- Workers Compensation Retaliation – Workers’ compensation laws protect employees who get injured on the job. Unfortunately, many employers terminate injured employees in retaliation for applying for workers compensation. That is wrongful termination, and it hits employees at their most vulnerable moments. They’ve been hurt on the job, and need pay because they cannot go to work.
- Sexual Harassment Retaliation– Sexual harassment is a form of discrimination that involves unwanted sexual advances, comments, or conduct. Employers are required to provide a workplace free of sexual harassment. Sexual harassment retaliation occurs when an employer terminates an employee who reports sexual harassment or participate in investigations related to it. In other words, rather than punish the perpetrator, the employer gets rid of the victim. That is wrongful termination, and the law protects against that.
- Equal Pay Act Violations and Retaliation – Prohibits retaliation related to an employee’s exercise of their rights related to complaining about pay-based discrimination or participation in discrimination-based investigations and lawsuits.In other words, an employee raises issues that they’re not being paid equally to others in the workforce (typically other men), and rather than fix the problem, the employer simply fires the woman for complaining.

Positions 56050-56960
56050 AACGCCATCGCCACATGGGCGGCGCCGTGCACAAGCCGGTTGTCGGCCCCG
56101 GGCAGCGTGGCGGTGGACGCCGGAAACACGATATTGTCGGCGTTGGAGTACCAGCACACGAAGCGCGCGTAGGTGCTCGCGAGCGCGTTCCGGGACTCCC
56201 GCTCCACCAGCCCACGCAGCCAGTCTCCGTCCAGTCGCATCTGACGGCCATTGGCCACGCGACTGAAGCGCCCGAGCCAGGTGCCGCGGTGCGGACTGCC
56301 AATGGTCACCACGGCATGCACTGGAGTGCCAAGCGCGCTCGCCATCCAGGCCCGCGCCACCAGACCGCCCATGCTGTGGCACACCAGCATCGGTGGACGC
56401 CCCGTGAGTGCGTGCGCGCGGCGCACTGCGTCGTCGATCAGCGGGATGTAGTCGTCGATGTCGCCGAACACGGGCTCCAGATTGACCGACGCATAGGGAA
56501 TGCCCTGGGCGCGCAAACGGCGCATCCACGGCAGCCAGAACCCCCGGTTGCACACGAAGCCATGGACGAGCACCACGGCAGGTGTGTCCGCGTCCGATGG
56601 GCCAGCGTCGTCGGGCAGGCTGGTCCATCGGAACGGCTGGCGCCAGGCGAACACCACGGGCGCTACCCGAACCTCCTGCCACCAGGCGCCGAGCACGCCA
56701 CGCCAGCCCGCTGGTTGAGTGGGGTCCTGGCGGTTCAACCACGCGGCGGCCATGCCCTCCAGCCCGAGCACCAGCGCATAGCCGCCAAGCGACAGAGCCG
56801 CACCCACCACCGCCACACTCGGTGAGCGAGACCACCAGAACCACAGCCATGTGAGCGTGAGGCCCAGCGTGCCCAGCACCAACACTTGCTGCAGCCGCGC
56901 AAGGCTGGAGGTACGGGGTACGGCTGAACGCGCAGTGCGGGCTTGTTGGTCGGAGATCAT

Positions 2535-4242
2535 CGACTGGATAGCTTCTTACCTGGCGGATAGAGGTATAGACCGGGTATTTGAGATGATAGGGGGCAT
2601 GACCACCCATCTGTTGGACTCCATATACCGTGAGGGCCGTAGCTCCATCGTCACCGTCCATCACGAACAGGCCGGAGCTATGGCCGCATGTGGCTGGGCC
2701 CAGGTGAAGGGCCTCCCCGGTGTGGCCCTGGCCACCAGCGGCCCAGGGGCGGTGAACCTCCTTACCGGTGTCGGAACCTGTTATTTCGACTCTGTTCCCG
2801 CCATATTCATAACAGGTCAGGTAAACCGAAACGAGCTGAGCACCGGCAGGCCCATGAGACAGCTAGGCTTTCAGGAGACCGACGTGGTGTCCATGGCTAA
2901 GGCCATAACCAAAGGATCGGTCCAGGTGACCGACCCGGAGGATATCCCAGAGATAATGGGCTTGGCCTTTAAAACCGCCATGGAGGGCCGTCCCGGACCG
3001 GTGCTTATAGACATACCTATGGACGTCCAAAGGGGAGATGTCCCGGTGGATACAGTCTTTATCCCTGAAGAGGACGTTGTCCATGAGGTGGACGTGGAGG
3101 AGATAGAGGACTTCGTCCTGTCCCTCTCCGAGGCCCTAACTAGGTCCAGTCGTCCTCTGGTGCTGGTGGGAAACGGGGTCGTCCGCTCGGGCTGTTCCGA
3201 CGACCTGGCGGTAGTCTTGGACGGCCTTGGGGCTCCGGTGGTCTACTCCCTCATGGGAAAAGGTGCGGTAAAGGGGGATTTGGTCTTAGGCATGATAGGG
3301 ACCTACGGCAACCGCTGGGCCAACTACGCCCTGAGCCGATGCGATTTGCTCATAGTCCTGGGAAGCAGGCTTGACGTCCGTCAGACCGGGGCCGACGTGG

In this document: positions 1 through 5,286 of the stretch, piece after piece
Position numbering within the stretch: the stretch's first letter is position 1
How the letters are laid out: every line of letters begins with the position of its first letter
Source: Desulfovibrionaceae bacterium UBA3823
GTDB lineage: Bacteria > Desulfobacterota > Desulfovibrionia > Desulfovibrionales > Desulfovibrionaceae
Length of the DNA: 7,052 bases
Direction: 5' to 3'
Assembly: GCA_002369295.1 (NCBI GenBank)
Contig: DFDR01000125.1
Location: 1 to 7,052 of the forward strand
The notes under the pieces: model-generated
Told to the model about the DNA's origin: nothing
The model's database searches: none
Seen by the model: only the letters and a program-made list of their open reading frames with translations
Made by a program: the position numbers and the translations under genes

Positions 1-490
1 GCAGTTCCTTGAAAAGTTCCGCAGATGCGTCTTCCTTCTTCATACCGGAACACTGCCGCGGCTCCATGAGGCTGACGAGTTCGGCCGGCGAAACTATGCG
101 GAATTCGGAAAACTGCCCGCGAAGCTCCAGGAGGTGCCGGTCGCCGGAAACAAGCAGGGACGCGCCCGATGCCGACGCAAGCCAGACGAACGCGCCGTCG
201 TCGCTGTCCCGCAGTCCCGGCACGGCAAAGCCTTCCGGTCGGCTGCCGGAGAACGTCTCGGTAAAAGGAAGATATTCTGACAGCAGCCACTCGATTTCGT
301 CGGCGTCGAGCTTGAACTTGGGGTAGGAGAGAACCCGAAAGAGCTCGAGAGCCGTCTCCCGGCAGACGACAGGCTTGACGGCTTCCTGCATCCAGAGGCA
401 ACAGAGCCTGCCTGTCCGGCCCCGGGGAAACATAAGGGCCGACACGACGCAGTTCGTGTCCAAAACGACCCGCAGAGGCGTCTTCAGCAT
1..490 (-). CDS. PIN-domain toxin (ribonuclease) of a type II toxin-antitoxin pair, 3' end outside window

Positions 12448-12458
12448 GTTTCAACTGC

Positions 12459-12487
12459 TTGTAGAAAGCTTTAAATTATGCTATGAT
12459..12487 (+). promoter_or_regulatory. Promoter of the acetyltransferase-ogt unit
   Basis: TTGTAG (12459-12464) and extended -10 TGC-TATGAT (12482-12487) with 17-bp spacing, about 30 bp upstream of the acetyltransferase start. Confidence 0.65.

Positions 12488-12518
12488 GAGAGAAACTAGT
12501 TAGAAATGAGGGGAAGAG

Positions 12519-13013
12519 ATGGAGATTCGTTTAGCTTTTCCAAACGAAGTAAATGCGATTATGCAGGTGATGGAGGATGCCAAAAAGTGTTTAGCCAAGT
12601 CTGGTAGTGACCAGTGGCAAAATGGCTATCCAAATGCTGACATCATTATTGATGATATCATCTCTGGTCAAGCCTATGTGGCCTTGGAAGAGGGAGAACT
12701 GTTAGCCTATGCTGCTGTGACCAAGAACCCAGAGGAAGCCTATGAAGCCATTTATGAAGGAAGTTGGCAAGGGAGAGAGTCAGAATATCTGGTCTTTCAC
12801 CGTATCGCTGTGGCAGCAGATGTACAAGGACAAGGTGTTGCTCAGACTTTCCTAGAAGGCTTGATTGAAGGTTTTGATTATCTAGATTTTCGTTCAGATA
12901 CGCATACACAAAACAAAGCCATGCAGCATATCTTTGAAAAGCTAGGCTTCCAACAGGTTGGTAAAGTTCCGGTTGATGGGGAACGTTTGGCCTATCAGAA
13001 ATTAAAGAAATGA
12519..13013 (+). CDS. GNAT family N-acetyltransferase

- Genetic Information Nondiscrimination – Prohibits discrimination against a worker due to their genetic information and prohibits retaliation related to an employee’s exercise of their rights related to complaining about genetics-based discrimination or participation in discrimination-based investigations and lawsuits.
- Public Policy Violations– Public policy violation occurs when an employer terminates an employee’s job for engaging in protected activity, such as reporting a violation of the law or refusing to participate in illegal activity.
One more note on wrongful termination. In some cases the employer does not formally terminate the employee, but rather makes the working conditions so intolerable that an employee has no choice but to quit. An employer who does that is responsible just as though they terminated the employee. That is constructive discharge.
Connect With a Massachusetts Wrongful Termination Lawyer Today to Learn More
If you suspect that you have a wrongful termination lawsuit on your hands, you have no time to waste. Get in touch with the experienced wrongful termination lawyers at Gordon Law Group today by calling (800) 403-7755 or by completing our online contact form today. Our Boston employment lawyers can help protect the strength, integrity, and overall value of your wrongful termination case.